Just before the Sun rose on 28 April 1789, Captain William Bligh of the HMS Bounty was woken at cutlass point. The weapon was held by crewmember Fletcher Christian. Bligh was forcibly relieved of his command by a mob of mutineers, and bundled rudely onto a 7-metre-long boat.
Eighteen loyal crewmembers were crammed alongside Bligh in a vessel designed to carry a maximum of 15 over short distances. They were given four cutlasses, a quadrant and compass, 28 gallons of water, 150lbs of bread, 32lbs of salted pork, six quarts of rum and six bottles of wine, and cast adrift on the Pacific Ocean.
Two and a quarter centuries on, the mutiny on the Bounty is part of naval folklore and, thanks to Hollywood, Christian is regarded as a dashing rebel (played on screen by leading men such as Errol Flynn, Clark Gable, Marlon Brando and Mel Gibson) while Bligh is remembered as a spiteful tyrant. The truth is more complicated, but it’s what happened immediately after the mutiny that underpins Bligh’s legacy in maritime history, if not in popular culture.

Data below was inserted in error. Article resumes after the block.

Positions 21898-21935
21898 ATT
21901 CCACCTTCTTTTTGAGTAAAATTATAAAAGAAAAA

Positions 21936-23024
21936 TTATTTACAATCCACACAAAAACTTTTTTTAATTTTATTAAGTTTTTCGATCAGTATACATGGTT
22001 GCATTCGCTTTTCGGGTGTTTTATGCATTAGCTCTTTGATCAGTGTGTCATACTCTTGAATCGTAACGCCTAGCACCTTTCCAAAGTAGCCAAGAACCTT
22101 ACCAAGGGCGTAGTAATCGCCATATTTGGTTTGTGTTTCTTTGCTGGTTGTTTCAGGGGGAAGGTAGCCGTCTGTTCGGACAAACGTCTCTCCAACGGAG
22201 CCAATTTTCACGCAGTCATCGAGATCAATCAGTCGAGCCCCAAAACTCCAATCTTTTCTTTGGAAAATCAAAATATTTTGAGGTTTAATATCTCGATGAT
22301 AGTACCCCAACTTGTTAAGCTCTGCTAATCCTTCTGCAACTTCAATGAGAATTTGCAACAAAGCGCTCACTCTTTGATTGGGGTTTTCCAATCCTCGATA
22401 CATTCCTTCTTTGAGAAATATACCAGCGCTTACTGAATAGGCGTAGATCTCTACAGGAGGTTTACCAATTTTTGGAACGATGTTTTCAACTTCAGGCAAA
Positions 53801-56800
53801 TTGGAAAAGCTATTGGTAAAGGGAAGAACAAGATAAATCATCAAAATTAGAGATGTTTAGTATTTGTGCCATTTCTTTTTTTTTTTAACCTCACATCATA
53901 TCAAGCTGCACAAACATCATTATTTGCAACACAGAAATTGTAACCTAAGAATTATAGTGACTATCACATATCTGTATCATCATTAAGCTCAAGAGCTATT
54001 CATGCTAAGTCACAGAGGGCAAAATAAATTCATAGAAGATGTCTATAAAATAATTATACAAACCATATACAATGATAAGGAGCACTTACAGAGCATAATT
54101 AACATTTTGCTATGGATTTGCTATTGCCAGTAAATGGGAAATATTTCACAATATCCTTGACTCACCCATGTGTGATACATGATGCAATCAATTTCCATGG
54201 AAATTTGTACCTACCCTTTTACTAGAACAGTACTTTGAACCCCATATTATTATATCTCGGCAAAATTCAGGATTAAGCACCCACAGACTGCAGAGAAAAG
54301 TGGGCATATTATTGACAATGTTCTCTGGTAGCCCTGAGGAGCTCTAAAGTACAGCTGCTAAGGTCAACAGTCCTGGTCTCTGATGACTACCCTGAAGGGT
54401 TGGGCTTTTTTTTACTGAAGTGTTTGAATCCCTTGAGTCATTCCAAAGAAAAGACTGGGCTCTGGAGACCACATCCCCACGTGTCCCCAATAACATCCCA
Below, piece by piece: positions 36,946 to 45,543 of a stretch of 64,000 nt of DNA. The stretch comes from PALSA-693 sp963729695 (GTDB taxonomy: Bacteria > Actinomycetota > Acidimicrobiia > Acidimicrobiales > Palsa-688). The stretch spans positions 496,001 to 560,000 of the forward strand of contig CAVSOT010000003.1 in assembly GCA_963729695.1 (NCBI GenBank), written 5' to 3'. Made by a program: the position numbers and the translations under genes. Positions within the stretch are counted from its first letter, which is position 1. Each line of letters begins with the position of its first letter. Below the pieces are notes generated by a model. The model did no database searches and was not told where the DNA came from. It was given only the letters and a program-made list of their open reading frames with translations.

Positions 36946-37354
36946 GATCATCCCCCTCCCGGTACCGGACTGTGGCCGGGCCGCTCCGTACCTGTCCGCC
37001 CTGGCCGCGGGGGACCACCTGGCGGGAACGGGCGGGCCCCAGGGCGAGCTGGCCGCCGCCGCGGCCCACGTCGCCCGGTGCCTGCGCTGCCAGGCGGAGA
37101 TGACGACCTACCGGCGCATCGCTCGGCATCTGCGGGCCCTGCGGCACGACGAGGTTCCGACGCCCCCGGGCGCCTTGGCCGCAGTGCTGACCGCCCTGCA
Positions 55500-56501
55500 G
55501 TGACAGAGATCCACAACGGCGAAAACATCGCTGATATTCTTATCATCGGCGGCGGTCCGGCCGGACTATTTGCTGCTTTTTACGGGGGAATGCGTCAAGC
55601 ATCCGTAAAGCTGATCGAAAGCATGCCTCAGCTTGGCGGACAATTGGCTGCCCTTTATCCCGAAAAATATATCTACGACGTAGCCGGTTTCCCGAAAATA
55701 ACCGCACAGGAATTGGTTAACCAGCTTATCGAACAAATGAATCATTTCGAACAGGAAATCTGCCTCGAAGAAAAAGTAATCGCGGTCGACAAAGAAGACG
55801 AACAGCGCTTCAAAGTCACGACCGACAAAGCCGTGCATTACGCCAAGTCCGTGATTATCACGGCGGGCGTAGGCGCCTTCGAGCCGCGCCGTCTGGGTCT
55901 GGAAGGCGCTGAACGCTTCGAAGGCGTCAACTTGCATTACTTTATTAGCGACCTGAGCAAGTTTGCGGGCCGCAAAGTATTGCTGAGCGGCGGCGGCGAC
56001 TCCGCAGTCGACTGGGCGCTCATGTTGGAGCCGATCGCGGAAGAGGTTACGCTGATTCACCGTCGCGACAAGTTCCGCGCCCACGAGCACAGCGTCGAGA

Colours to the mast
The mutiny was bloodless, but more members of the Bounty’s 44-man crew actually sided with their Captain than with Christian. Several left on the Bounty had to be physically restrained from joining Bligh in his apparently doomed vessel, which was so heavily overloaded that seawater lapped over the gunnels and it looked set to sink at any moment.
Whether these men were truly loyal to their Captain, however, or afraid of the consequences of being associated with the mutiny, is debatable. The ship was on a peaceful mission – to collect breadfruit from Tahiti as a potential source of cheap food for slaves – but Britain’s Royal Navy was on a permanent war-footing throughout the late 19th century. If the mutineers ever returned to England, they were assured a trip to the gallows for treason.